Genetic changes to bolster immune systems against microbes prevalent from forest dwelling seem to have the by-product of also hindering physical stature. In addition, poor nutrition and high stress have generated a life expectancy of just 28 years, triggering further genetic changes to prioritise the development of early reproduction capabilities at the expense of teenage growth spurts. These are two of the most likely reasons why pygmies have an average height of less than 1.5m, five feet.

Over the past decade, various Batwa “empowerment village communities” have been set up by the government and supported by NGOs. We visited the one in Buhoma. I found it excruciating. We were met by two men in loincloth wielding spears, who then gave a camp demonstration of how their ancestors hunted for bushmeat. We – and two other visitors – then watched a traditional music and dance performance, in which some foreigners idiotically join in under the patronising delusion that it is a gesture of welcome. Our local guide explained that donations are needed to continue programmes of skills training in contemporary agriculture, sewing and tailoring, basket-weaving and craft-making, before leading us to the gift shop to purchase these products along with tribal masks smuggled over the border from the DRC.

This photograph says so much about the ancient and the current in this part of Africa. The guy without shoes in the snazzy headgear to my left is the Batwa king of this pygmy village. The two gentlemen carrying AK47s – Gerald and Stanley – had been protecting us for a while. I can only wonder what the little girl must be thinking.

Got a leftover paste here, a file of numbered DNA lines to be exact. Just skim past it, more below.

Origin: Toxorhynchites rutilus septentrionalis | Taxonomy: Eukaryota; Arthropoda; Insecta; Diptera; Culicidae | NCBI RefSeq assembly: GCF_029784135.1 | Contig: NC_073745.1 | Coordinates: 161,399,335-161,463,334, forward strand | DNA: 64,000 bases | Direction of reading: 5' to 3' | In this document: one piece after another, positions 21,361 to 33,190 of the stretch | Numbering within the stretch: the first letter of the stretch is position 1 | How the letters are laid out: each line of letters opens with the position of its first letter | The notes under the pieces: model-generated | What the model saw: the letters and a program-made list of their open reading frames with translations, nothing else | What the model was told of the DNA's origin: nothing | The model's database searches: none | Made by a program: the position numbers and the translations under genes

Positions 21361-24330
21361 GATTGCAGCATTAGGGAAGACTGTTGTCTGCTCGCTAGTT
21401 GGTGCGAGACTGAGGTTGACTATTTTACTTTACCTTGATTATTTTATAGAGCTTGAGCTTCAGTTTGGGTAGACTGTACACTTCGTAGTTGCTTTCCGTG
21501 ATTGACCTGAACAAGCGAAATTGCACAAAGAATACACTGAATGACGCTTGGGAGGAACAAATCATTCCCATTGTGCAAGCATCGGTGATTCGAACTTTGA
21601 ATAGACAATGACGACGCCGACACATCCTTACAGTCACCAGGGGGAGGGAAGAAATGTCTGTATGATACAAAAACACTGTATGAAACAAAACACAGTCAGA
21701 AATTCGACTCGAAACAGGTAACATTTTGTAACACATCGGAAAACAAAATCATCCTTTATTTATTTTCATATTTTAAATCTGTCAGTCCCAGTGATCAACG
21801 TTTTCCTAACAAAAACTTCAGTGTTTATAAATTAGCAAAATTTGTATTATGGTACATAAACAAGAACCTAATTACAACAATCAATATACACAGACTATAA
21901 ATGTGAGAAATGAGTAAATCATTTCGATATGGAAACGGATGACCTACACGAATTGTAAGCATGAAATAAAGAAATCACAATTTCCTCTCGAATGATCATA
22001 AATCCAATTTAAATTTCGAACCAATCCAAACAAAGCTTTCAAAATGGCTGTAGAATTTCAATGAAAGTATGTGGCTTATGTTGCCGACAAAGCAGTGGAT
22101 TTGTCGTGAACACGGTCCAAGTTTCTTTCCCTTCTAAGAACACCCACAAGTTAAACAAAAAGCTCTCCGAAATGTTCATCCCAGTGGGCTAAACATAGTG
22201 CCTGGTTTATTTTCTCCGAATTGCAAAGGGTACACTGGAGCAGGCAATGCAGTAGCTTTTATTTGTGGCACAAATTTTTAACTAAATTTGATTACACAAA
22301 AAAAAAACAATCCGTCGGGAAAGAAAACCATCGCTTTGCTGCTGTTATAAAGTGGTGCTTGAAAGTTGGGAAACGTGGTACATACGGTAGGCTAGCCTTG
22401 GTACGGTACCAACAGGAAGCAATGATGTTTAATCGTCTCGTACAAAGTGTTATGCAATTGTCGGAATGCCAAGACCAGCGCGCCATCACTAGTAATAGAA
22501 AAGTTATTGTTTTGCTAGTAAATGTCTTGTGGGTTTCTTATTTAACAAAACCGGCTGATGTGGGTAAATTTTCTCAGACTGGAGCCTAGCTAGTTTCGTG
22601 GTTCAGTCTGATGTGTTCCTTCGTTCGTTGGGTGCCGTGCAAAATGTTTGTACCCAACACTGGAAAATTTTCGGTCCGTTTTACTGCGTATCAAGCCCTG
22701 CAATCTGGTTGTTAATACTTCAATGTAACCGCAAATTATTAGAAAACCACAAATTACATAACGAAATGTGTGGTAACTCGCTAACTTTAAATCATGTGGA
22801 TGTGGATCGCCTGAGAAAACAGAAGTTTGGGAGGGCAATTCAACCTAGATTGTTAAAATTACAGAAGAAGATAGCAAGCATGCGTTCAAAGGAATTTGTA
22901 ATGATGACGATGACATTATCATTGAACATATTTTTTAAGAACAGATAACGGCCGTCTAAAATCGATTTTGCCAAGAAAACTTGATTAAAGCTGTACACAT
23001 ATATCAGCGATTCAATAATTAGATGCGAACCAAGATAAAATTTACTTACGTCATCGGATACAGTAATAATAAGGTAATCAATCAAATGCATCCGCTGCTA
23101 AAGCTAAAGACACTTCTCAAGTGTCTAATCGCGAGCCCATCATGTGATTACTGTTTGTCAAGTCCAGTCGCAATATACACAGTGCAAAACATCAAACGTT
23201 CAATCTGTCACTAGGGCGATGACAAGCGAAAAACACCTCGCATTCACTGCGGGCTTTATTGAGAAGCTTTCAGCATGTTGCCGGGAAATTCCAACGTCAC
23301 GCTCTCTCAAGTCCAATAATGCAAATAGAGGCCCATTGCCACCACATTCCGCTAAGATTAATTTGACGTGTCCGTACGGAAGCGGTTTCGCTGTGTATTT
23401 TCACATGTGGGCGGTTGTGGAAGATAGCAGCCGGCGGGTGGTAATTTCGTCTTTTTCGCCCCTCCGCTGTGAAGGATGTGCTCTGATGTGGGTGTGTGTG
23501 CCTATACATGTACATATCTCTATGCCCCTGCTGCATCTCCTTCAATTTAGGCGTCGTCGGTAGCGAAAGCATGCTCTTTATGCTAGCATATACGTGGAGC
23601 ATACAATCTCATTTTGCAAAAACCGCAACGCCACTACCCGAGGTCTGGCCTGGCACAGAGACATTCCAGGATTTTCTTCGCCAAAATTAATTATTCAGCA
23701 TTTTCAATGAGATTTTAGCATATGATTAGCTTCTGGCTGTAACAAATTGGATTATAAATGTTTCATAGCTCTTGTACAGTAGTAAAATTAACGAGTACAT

Thankfully, there are no mountain gorillas in captivity these days. As with all these other magnificent creatures throughout Uganda, instead of stealing them away to zoos, civilization is reaching a happy medium that protects them in their natural habitat while allowing scientists and visitors to encounter some of them in controlled conditions. However, we do not seem remotely close to that balance with these important human communities. Obviously Batwa pygmies can no longer live free in the forest hunting endangered species. But since being exhibited in the Bronx Zoo in New York City in 1906, they have recently suffered genocide in Rwanda and they are still being enslaved to Bantu masters and are victims of cannibalism in the DRC. Surely there is a way in Uganda today of integrating them into society, while preserving their culture, without turning them into circus performers. Why basket-weaving? What about coding?